Now, the industry has new tools at its disposal, courtesy of the government.
[AND OUR MONEY]
With interest rates so low, banks can borrow money cheaply and put those funds to work in lucrative ways, whether using the money to make loans to companies at higher rates, or to speculate in the markets. Fixed-income trading — an area that includes bonds and currencies — has been particularly profitable. [Courtesy of uncle scam, the superbanks not only have conglomerated, they go into action based upon a weakened market due to competitor elimination. They don't think about lending and investing in the sense of what's good for the economy, they think about it in terms of margin - strictly. Happy now?]
“Robust trading results led the way,” said Howard Chen, a banking analyst at Credit Suisse, describing the latest profits.
To prevent a catastrophic financial collapse that would have sent shock waves through the economy, [I'M CURIOUS, WHAT DO YOU CALL WHAT WE HAVE NOW, TEA AND CRUMPETS...?!?!?!] the government injected billions of dollars into banks. Some large institutions, like Goldman and Morgan, have since repaid their bailout money. [SEE: Christian Bale voice quote above] But most of the industry still enjoys other forms of government support, which is helping to stoke profits.
Goldman Sachs and its perennial rival Morgan Stanley were allowed to transform themselves into old-fashioned bank holding companies. That switch gave them access to cheap funding from the Federal Reserve, which had been unavailable to them. [Wow...]
Those two banks and others like JPMorgan were also allowed to issue tens of billions of dollars of bonds that are guaranteed by the Federal Deposit Insurance Corporation, which insures bank deposits. With the F.D.I.C. standing behind them, the banks could borrow the money on highly advantageous terms. While some have since issued bonds on their own, they nonetheless enjoy the benefits of their cheap financing.
[What a concept; raising capital while someone gives you 100% insurance. That's not even gambling, it's... a no-lose situation.]
Granted, banks are also benefiting from a stabilizing economy. Stocks, corporate bonds, even risky corporate i.o.u.’s — have all rallied from their bear market lows, some spectacularly so. The Dow Jones industrial average has soared 50 percent this year, and touched 10,000 this week for the first time since the crisis.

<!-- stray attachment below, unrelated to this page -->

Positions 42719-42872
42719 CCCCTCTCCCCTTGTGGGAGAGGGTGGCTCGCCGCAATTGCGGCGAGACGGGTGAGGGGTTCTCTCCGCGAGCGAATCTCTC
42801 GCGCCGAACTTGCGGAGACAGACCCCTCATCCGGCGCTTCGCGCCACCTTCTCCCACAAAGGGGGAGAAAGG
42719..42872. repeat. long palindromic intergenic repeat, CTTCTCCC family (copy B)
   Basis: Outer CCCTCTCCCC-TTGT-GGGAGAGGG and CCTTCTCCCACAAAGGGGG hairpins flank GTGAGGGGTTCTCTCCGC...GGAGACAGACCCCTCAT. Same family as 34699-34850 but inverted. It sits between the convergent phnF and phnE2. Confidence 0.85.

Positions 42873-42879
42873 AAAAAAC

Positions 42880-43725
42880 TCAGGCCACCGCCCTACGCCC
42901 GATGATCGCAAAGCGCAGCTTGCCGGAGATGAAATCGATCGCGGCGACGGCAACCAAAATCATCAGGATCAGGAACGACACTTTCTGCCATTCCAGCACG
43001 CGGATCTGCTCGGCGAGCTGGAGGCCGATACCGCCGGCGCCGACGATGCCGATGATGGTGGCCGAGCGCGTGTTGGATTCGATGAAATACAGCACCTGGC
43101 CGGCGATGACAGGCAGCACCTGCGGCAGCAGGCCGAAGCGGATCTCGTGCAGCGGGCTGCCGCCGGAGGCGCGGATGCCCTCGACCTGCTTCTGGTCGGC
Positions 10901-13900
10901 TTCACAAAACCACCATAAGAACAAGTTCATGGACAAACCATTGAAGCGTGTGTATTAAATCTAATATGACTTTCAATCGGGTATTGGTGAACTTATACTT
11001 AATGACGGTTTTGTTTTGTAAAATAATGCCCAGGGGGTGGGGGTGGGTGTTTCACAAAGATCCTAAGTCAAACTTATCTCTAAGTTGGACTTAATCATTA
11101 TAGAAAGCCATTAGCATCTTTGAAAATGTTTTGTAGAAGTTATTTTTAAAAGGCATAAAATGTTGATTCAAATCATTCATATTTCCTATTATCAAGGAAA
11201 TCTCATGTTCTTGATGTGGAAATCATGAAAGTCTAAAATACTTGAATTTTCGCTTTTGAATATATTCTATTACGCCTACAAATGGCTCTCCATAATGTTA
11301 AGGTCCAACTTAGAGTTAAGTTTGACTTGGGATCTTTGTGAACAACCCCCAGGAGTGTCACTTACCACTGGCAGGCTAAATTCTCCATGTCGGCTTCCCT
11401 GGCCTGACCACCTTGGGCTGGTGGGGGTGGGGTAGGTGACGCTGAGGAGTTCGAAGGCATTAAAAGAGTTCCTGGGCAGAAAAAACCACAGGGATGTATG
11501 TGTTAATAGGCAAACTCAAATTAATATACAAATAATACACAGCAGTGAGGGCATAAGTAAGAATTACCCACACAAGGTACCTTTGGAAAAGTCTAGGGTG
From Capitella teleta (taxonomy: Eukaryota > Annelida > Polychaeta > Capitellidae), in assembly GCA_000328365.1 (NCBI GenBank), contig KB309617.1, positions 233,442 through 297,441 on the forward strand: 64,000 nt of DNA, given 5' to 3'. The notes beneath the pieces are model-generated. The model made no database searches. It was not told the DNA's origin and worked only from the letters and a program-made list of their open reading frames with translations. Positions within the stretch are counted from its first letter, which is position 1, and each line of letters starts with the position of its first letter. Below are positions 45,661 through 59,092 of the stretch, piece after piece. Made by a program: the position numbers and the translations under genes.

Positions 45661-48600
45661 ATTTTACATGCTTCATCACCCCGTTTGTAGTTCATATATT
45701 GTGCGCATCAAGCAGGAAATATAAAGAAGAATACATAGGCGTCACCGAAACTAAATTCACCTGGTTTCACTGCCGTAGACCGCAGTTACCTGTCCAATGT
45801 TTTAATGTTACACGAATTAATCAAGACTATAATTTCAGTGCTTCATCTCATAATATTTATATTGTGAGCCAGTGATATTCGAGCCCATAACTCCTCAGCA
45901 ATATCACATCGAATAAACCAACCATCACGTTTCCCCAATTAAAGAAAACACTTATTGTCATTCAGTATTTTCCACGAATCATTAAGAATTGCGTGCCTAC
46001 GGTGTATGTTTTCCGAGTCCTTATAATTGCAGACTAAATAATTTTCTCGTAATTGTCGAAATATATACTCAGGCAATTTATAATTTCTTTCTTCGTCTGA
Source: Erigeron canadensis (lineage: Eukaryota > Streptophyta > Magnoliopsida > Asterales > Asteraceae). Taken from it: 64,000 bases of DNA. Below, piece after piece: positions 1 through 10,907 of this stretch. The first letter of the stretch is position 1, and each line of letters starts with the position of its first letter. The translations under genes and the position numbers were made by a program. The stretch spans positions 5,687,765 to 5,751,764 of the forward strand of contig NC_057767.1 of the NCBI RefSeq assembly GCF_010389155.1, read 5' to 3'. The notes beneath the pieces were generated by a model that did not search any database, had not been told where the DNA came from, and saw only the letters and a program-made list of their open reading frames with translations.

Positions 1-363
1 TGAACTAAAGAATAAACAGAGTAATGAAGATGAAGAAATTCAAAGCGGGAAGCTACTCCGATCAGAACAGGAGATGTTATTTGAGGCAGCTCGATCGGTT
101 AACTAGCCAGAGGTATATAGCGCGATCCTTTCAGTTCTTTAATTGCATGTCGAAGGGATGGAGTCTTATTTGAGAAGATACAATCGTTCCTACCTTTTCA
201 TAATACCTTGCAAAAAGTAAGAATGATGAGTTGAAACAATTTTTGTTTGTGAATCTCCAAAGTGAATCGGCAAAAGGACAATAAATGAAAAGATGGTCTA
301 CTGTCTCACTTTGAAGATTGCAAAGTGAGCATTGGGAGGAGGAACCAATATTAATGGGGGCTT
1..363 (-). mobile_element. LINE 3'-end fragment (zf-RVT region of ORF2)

["Stabilizing." What kind of moron says this economy's "stabilizing???] The fear that gripped the markets earlier this year, when doomsayers predicted a second Great Depression, has largely dissipated. ["The markets." Listen, since when were "the markets" the key to figuring out economics? In fact, as we've seen with John Stossel's dart throwing monkey who beat the pundits, it's in some ways a very bad measure.]
Banks that had marked down the value of the assets on their books during the dark days of the crisis are now enjoying a rebound in the value of many of those assets.
[And the taxpayers who had their money stolen so that banks could even be in the position to enjoy a "rebound"... besides holding the bag and left in the dust, when's their rebound coming...?]
“Confidence has returned,” said Shubh Saumya, a financial services specialist at the Boston Consulting Group. “Some of the assets that bankers wrote down last year in the midst of the crisis, now they have got some of that back.”
[Substitute "confidence" for "rebound in the quote above, re-word to fit grammar, insert here.]
As the number of banks has dwindled, the survivors are moving into the void left by rivals that are either dead or limping and unwilling to take risks.
A big reason for Goldman Sachs’s blowout profits this year has been the willingness of its traders to take big risks — they have put more money on the line while other banks that suffered last year have reined in such moves. Executives say there are big strategic gaps opening up between banks on Wall Street that are taking on more risks, and those that are treading a safer path.
["Christian Bale! Paging Christian Bale!"]
Banks that have waded back into the markets have been able to exploit large gaps in the prices of various investments, a feature of the postcrisis financial markets. The so-called bid-ask spreads — the difference between the price at which banks are willing to buy things like bonds, and the price at which they are willing to sell — are roughly twice what they were two years ago.
Still, the newfound success is largely limited to the big securities houses on Wall Street. [WOW - WHAT A SHOCK...] This week, Citigroup and Bank of America reported losses from credit card delinquencies and mortgage defaults — a sign of the lingering pain on Main Street.